¶ 3 Curry and Little met in 1972 and were common law married in 1980. Together they operated a building construction and restoration business.

         ¶ 4 In 2006, they executed mutual wills devising their estates to each other. Little's will stated, "I am married to Jeffrey Lynn Curry. Any reference in my will to my spouse is to such person." The will devised her estate "to my spouse, if my spouse survives me." The will also provided that, "[i]f my spouse does not survive me," her estate is devised in equal shares to the Interested Parties.

         ¶ 5 They lived together in a house in Westcliffe, Colorado, until 2010. In 2010, Curry and Little divorced, and a divorce decree was entered on March 29, 2010. After the divorce, Curry moved away, but eventually returned to Westcliffe. Upon returning, he lived in a church building adjacent to the house where he and Little had lived together. Little lived in the house, which she received in the divorce. They continued to operate their business together.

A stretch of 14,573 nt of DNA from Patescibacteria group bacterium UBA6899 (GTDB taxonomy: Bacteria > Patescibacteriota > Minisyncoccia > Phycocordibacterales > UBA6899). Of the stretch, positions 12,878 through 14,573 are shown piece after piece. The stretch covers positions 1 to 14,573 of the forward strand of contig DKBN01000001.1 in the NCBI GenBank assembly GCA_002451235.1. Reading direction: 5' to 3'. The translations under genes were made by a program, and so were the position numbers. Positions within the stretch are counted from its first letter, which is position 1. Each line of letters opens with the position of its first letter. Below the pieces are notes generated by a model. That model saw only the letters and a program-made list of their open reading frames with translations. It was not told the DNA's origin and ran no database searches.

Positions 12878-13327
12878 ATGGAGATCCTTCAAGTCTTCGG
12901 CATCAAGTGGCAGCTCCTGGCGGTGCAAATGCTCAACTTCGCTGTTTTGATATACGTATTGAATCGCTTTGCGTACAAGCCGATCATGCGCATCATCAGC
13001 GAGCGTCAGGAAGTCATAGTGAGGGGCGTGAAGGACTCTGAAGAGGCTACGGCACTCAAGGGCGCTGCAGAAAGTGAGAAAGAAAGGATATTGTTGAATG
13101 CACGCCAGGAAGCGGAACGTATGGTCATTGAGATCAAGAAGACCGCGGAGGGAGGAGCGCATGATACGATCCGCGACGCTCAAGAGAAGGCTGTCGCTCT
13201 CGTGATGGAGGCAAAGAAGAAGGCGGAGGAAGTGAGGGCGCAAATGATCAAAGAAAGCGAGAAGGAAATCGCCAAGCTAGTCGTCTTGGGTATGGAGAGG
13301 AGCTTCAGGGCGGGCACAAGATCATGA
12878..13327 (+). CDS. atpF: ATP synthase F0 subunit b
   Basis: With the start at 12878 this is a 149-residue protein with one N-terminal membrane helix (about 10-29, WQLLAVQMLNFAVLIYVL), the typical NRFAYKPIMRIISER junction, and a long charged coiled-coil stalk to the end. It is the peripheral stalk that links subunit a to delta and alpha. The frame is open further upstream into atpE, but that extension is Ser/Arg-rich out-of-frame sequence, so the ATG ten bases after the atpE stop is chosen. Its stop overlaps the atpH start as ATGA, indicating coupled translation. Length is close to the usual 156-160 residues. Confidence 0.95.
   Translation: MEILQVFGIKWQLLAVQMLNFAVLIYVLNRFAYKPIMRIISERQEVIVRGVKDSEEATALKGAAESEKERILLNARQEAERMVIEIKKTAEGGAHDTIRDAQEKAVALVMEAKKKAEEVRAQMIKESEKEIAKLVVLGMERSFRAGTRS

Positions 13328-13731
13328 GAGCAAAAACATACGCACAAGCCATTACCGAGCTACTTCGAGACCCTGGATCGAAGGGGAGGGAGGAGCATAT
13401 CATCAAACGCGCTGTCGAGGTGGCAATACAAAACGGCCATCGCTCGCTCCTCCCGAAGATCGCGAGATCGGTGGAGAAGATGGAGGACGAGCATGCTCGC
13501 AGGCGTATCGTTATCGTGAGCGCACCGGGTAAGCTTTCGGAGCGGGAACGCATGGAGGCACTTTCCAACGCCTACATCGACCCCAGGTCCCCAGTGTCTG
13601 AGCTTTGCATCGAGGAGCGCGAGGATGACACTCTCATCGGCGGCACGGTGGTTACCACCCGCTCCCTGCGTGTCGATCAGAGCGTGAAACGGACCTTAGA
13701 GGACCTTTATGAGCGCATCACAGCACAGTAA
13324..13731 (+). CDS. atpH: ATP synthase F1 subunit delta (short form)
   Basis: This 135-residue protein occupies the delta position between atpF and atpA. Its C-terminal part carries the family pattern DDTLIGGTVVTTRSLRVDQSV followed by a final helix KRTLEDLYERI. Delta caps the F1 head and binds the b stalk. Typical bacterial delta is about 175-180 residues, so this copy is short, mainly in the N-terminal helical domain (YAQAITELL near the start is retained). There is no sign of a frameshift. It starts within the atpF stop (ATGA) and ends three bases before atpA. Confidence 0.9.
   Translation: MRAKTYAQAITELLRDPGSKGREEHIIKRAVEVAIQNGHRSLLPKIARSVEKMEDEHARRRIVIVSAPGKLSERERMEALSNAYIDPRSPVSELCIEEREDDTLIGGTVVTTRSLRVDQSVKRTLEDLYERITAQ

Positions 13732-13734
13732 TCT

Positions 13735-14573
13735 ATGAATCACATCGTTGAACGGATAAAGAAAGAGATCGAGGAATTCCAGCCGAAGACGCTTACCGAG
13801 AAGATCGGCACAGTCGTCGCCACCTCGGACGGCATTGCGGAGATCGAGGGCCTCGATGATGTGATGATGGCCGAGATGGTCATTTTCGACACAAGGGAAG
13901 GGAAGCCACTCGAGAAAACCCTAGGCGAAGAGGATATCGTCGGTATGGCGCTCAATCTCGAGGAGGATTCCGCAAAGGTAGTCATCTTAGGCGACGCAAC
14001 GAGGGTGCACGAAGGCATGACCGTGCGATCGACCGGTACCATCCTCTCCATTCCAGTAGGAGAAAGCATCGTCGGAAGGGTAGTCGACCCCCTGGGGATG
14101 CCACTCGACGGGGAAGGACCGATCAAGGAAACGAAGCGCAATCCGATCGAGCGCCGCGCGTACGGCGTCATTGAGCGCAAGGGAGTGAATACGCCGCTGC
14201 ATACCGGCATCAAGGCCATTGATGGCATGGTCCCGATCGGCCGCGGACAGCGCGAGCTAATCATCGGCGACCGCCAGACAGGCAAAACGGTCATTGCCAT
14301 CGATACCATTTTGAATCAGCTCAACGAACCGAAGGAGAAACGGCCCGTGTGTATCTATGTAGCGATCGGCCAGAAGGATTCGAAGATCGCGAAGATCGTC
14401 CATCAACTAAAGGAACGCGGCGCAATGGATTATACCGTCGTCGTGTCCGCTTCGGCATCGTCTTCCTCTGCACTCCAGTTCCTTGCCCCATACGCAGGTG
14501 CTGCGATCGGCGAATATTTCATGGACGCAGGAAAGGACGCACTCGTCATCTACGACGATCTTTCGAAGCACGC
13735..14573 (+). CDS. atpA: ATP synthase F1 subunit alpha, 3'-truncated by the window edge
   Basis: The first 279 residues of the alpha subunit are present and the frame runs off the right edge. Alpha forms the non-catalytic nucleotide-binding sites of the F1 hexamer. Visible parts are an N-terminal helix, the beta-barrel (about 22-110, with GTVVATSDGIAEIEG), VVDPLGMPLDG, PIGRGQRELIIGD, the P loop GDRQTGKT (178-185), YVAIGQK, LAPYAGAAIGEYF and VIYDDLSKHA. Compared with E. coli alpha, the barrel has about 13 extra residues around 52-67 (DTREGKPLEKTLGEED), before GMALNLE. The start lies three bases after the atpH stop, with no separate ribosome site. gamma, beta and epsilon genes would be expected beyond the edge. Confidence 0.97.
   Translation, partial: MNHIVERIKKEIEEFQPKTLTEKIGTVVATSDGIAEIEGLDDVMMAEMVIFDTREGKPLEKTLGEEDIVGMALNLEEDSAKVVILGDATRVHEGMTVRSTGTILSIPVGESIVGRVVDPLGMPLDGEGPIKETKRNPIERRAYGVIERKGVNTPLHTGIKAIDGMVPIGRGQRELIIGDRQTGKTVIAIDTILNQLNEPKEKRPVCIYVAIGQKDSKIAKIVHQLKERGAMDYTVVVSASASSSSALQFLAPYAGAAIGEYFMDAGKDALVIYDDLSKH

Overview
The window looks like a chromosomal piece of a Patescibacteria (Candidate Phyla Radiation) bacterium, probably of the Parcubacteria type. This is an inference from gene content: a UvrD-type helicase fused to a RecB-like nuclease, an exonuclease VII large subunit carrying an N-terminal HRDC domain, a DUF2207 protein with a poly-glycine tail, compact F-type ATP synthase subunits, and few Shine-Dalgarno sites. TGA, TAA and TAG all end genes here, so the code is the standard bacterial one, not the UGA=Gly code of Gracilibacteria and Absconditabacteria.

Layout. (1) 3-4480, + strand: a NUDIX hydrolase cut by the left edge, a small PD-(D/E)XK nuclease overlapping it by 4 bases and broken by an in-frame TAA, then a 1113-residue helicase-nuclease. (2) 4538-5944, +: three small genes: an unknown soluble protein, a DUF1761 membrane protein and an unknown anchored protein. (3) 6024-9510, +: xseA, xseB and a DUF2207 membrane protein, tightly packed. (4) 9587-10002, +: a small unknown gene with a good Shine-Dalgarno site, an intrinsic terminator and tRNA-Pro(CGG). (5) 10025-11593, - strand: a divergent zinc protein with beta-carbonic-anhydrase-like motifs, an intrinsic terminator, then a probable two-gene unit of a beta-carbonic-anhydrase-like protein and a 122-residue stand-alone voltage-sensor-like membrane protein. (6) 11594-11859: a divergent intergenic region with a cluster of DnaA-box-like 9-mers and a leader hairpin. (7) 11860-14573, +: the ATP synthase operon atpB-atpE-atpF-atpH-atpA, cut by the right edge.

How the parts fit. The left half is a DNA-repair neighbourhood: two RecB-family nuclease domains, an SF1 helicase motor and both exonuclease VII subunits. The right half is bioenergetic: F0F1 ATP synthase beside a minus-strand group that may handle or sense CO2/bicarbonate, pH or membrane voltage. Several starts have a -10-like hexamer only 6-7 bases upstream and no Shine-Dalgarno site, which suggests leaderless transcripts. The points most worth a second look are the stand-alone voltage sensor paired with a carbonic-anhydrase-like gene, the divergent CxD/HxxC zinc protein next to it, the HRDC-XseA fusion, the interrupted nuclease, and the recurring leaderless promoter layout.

¶ 6 In April 2015, Little's residence was destroyed by a fire. Following the fire, Little moved into Curry's residence. There, she slept in a separate bedroom in the basement. Her insurance company paid for her to rent the bedroom and furniture from Curry. Insurance investigators spoke to Little after the fire, and in their report, they listed Curry as her "ex-husband."

         ¶ 7 Little died on June 19, 2015.

         ¶ 8 In January 2016, Curry filed a petition with the trial court asserting that he was entitled to inherit Little's estate because he was her common law spouse at the time of her death. He also alleged that Little intended for him to inherit her estate and requested reformation of her will to conform with her alleged intent. The Interested Parties opposed Curry's petition.